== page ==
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Philly Goes Bump In The Night
Jack Falla
March 18, 1985
In a revealing home-and-home showdown, the Flyers got physical and caught up with the Patrick Division-leading Capitals
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March 18, 1985

Philly Goes Bump In The Night

In a revealing home-and-home showdown, the Flyers got physical and caught up with the Patrick Division-leading Capitals

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The Washington Capitals and Philadelphia Flyers collided in an 1-95 series last week, and when it was over they called a tow truck for the Caps. The second-place Flyers shoved—also hooked, held, tripped, slashed, cross-checked and high-sticked—their way into a first-place tie with the Caps in the Patrick Division by winning Thursday's 9-6 shootout in Philadelphia and Friday's 4-2 meat grinder in Landover, Md. After Sunday night's 11-4 thrashing of Pittsburgh, following the Caps' 3-2 loss to Boston, the Flyers were two points up.

"The significance of the series is that it was a dress rehearsal for the playoffs," said Philadelphia's rookie coach, Mike Keenan, whose young team brought to mind a scaled-down version of the old Broad Street Bullies and clearly established itself as having the talent, poise and toughness to be a force in Stanley Cup play.

Force was a key word in both games. Ten seconds after referee Dave Newell dropped the puck in Philly, the Caps—and Newell—made the series' first mistakes. As the Flyers dumped the puck behind the Washington net, there was Capital goalie Pat Riggin viciously swinging the blade of his stick into Flyer center Peter Zezel's left cheek. "A cheap shot," said Zezel. "He might've taken my eye out." But instead of handing down a seemingly deserved five-minute major, Newell let Riggin off with two minutes for high-sticking. This was a fairly clear message, one not lost on the Flyers, that Newell would not be calling a tight game. The Flyers exploited that fact.

It took only 24 seconds of the ensuing power play for the Flyers to burn the woeful Capital penalty killing (the Caps have the NHL's second-best defensive record but the second-worst penalty-killing percentage). Tim Kerr's shot from the left circle went high on the short side past a handcuffed Riggin.

"How do you stop Kerr?" Washington coach Bryan Murray was asked before the game.

"We don't," said Murray, pointing out that the big (6'3", 225 pounds) Philly forward had nine goals in five previous games against the Caps, including four in the teams' previous meeting. On Thursday, Kerr, the NHL's fourth-leading goal scorer, got three more. "I'm convinced the only way to stop Kerr is to clutch and grab him and hold his stick," said Murray. But Washington had been unable or unwilling to do that, and Kerr spent most of the evening camped in front of the Capitals' goal. "You can't outphysical him," said the Washington defenseman Rod Langway.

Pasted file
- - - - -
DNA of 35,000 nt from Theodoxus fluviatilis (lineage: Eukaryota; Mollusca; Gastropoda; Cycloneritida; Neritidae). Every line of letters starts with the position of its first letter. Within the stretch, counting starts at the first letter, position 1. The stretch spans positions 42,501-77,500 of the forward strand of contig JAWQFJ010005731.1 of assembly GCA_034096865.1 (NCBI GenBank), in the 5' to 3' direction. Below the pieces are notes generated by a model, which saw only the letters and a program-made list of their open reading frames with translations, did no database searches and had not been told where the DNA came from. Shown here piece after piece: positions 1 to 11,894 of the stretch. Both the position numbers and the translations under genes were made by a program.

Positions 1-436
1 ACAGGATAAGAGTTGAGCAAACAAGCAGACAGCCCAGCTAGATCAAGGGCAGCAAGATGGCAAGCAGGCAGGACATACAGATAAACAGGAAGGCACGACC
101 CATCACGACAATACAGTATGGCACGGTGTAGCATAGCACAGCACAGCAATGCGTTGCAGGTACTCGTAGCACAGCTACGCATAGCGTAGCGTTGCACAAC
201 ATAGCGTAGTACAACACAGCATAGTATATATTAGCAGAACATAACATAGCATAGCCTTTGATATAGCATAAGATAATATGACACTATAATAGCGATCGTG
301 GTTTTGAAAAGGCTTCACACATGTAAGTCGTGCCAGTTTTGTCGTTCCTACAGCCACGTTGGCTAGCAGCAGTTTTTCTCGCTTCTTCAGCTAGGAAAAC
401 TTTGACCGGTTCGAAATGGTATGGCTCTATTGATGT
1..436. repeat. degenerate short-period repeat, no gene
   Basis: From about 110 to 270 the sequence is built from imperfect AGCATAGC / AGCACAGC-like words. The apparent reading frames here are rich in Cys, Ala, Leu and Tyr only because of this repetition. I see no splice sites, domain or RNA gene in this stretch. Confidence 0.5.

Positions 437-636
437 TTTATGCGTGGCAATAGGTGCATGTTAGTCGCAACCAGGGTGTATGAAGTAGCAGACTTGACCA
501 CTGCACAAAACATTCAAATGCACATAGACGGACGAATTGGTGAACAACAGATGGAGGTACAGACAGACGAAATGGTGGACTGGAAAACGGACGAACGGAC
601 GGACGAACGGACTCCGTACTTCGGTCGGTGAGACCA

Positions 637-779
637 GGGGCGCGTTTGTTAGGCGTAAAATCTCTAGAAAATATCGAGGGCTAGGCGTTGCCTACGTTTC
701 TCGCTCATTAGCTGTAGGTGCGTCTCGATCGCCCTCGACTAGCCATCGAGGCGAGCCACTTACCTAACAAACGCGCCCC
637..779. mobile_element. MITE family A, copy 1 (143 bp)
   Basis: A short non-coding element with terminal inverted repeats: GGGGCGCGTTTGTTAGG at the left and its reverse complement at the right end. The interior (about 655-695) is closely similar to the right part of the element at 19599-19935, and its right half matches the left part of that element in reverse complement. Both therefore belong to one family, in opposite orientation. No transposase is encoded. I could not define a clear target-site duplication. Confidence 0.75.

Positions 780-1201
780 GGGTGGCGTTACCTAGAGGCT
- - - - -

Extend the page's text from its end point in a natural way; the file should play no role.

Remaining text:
After falling behind 2-0 in the first 49 seconds—Dave Poulin, who would also end up with a hat trick, scored goal No. 2—the Caps surged to a 4-2 second-period lead on two power-play goals by defenseman Scott Stevens, one of the few Caps willing to get physical with the Flyers, and scores by Dave Christian and Bobby Carpenter. But all the while Philly was getting the better of the body work. The Flyers may not be gooning it up to the extent they did in the '70s, but they came into the game with 1,200 penalty minutes to Washington's 831 and showed throughout the series that they're learning fast.

Philadelphia forwards Lindsay Carson and Rich Sutter took turns chopping at Langway, and the game wasn't four minutes old when Flyer forward Rick Tocchet nearly put Capital forward Bob Gould's head through the boards with a brutal check, for which he got two minutes for boarding instead of a more appropriate five-minute major. All game long the Flyers made good on defenseman Brad Marsh's assertion, "We can't let them come in here and play comfortable hockey."

The turning point in the game and probably in the series—possibly even in the season—came midway through the second period, when Philadelphia got Langway off the ice. In the old days, the Broad Street Bullies would have a couple of thugs beat on the opposition's best players—Bobby Orr, Phil Esposito, Rod Gilbert, Gilbert Perreault—and provoke them into fights and other retaliatory tactics. Three thugs for one Orr, say, was an advantageous swap for the Bullies. Now it was Langway whom Philly wanted to neutralize.

"They kept yelling on the bench, 'Get Langway. Get Langway,' " said Murray the next day. And they did get him. Langway suffered one indignity after another, and when Carson tried to spear him, he finally retaliated. He won the fight (with three solid rights to the head and a takedown), but it pretty much cost Washington the game. Carson and Langway drew five minutes apiece for fighting, but Carson was no real loss to Philly. On the other hand, while the NHL's two-time Norris Trophy winner languished in the penalty box, Washington gave up two goals to Poulin.

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